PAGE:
A major manufacturing company once brought me on board to assess their safety performance. While at their facility, I gave a presentation to a large group of their employees. Based on what I could see, it went very well. I got lots of nods, smiles, and laughs. I even received a big round of applause at the end.
All that participation and engagement was a good sign. So, I was shocked when I saw their safety statistics. Their safety record did not match the enthusiasm they displayed during my presentation.
I was puzzled by this at first, but it all made sense once I went on my first walks through the facility. I was taken aback when some of the floor personnel were nodding and smiling when I was asking them why they have such severe injuries.
That's when it dawned on me: they don't understand what I'm saying – they're only pretending to!
The Multi-Language Workplace
The global economy has opened up the borders to an international and migrating workforce. Employers are right to take advantage of this, since it's a great way to bring in fresh ideas, new perspectives, bright brains, and affordable labor to their businesses (see 5 Steps to Creating a Culturally and Linguistically Diverse Workplace to learn more).
But with 26 million foreign workers making up 16.9% of the US labor force, it's important for company leaders to update their training and communication so that their message, values, policies, and expectations reach every worker.
For all their benefits, multicultural working environments presents one significant challenge: multiple languages and an uneven mastery of English. This often results in poor communication, misunderstandings, or even a total lack of awareness about certain important features of the work or workplace (such as safe operating procedures).
This might not immediately be obvious. Many employers and supervisors are under the impression that there are no language barriers in their workplace because their employees will nod politely, smile, confirm that they understand, and sign whatever training document is placed in front of them.
As occupational health and safety professionals, we have a legal obligation and a moral duty to train employees, inform them about the hazards present in the workplace, and ensure that they know how to protect themselves and those around them.
But how can you know that your message has been communicated? How do you know that it's been understood and assimilated by everyone in your workforce?
There are many variables when working in a multicultural environment, and some of them will be revealed only after a conflict, misunderstanding, or accident. To minimize or avoid these, follow these general tips:
- Keep an open mind and avoid projecting your assumptions on others – what is obvious to you is not necessarily obvious to every worker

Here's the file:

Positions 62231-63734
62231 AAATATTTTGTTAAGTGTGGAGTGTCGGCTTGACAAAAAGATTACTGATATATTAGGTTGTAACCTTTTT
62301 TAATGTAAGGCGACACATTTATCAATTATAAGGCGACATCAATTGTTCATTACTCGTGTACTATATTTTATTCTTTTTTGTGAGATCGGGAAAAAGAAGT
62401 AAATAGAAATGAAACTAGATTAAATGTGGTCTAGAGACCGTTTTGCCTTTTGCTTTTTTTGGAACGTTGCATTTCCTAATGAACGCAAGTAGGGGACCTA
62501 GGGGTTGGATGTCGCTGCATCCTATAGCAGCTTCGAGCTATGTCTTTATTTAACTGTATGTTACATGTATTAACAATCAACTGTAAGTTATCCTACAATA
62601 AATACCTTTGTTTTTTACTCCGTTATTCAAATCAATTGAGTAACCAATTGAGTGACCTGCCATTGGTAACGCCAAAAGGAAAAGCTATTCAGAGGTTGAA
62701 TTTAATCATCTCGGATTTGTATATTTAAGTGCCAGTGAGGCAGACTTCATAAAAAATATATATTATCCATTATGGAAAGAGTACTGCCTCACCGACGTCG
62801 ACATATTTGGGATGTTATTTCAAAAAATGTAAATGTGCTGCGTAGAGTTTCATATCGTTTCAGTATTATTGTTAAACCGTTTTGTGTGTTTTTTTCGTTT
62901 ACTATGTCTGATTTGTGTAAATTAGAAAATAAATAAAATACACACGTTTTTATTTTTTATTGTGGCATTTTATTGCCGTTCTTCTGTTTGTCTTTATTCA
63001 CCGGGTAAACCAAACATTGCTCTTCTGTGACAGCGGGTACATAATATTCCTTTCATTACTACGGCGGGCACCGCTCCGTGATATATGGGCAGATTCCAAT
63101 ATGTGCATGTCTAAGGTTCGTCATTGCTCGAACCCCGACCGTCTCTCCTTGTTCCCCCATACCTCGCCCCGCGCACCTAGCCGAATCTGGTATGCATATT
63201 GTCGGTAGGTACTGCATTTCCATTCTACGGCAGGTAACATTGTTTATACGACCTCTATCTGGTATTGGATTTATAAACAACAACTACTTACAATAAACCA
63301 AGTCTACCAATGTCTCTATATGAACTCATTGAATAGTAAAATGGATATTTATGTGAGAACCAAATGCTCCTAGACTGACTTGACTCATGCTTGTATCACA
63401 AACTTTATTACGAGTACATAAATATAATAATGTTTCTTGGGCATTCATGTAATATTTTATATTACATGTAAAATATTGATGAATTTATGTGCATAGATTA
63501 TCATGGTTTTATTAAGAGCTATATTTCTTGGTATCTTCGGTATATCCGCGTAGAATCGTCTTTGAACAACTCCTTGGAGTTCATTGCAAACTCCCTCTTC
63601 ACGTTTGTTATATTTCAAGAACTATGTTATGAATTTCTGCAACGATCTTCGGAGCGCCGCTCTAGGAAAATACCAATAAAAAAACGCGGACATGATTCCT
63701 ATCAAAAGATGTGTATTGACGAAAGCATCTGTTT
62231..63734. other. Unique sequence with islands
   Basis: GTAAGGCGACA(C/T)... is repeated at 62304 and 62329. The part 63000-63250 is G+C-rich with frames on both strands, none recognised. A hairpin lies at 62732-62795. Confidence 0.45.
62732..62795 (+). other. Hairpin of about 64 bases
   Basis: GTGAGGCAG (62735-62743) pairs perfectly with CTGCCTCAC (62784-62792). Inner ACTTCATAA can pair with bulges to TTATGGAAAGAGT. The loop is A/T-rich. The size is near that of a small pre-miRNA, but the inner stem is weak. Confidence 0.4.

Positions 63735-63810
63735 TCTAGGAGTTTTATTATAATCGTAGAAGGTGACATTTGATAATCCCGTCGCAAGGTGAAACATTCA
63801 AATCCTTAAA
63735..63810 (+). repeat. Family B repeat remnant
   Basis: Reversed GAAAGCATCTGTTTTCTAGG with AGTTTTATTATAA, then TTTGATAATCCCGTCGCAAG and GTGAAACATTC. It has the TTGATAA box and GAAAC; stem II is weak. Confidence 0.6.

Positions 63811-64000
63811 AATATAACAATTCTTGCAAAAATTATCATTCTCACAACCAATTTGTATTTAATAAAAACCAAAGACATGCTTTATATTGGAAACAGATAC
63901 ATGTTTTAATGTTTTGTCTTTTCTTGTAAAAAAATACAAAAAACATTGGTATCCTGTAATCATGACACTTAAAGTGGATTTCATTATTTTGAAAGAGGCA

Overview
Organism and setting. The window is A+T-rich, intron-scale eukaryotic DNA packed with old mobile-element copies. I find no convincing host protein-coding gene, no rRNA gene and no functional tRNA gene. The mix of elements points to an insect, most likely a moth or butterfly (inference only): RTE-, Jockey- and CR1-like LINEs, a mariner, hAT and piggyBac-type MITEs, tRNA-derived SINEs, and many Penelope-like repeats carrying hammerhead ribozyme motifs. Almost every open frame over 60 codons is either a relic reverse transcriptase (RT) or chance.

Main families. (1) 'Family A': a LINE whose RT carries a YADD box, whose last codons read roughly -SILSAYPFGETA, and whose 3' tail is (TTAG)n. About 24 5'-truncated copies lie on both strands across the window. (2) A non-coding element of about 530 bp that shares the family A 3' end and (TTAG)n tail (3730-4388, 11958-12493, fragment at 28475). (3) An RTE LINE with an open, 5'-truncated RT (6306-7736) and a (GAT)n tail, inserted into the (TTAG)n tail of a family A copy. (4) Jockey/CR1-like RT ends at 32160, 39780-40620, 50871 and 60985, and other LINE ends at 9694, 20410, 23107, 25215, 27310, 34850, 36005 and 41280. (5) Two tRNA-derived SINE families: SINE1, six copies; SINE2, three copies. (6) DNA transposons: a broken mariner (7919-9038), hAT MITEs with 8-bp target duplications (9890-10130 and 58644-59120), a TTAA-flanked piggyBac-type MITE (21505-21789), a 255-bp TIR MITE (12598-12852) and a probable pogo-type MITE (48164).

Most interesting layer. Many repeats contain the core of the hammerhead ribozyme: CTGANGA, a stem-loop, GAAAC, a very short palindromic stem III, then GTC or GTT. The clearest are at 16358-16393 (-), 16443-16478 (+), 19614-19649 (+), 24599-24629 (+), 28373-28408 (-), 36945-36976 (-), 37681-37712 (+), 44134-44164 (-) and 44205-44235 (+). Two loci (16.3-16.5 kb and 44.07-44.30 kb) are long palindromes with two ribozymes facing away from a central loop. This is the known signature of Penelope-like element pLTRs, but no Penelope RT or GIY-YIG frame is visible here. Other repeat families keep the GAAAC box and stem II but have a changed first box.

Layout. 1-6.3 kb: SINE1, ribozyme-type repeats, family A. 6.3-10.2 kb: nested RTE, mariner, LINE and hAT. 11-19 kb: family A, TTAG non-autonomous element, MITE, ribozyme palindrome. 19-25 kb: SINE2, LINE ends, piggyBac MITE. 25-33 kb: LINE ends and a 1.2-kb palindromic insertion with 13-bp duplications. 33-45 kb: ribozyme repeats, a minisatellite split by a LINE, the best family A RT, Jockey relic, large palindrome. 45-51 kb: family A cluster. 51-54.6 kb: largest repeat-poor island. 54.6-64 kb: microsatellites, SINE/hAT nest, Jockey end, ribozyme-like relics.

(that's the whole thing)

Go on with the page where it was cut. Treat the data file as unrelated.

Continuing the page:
- Get some targeted diversity training beforehand
- Engage in casual conversation with your employees about their lives and what they might need from a work environment (learn more in Face-to-Face Safety: The Right Way to Build a Safety Culture)
- Don't take nodding as a sign of agreement; it could be a worker's way of showing they are listening attentively even if they don't fully understand what you're saying
- Avoid "isn't it?" questions – this formulation might encourage your interlocutor to agree to avoid disagreeing or stirring the boat
- Practice active listening, looking for workers' body language while also being mindful that your body language matches your message
- Ask more open-ended questions, consider asking an employee how they would proceed to work safely (this will give you a sense of whether they have understood the procedures and instructions)
- When possible, use simpler words and visual aids to communicate your message
- Support all your training and communication with explicit visual cues.
- Don't use too many (or too sophisticated) words
- Include pictures and videos
- Ensure that desired behavior is clearly indicated in the video/picture by an easily recognizable sign, such a green checkmark, red X or a STOP sign
- Whenever possible, have training documentation in your employee's native language
- Avoid generalizations and focus your training specifically on the equipment, practice, or procedure at hand. This will avoid confusion and minimize unnecessary fatigue on your trainees
- Minimize the extent of general orientation
- Spend most of the time on the job-specific orientation and practice key ideas
- Skills development training for foreign workers is better delivered on site, not in a class environment – a hands-on demonstration provides more value in less time
- Place the SOP (permanently, not only for training) on or near the equipment on which the employees receive training. Many foreign workers won't ask for an SOP manual. SOP's should:
- Have pictures and other visual aids
- Use checkmarks, X's, and so on to indicate proper or improper actions
- Avoid scheduling training at the end of the day, when fatigue might affect make comprehension even more difficult
- Give your trainees frequent breaks – they're not only learning something new, they're learning something in a second language
- Speak slowly, loudly, and clearly
- Deliver the training through dialogue to engage and confirm understanding
- Avoid idioms and jargon
- Frequently check for understanding
- Repeat key ideas
- You can substitute a written test with a skill test
Many of these problems could be overcome with a good mastery of the English language. So, after completing the essential training, you could consider providing ESL (English as a Second Language) classes for non-native speakers.
Providing this education will come at a financial cost, but in the improved communication could save you time and money in the long run. Not only is bad communication a factor in many accidents, but breaking down the language barriers among your workers could improve your workplace's safety culture.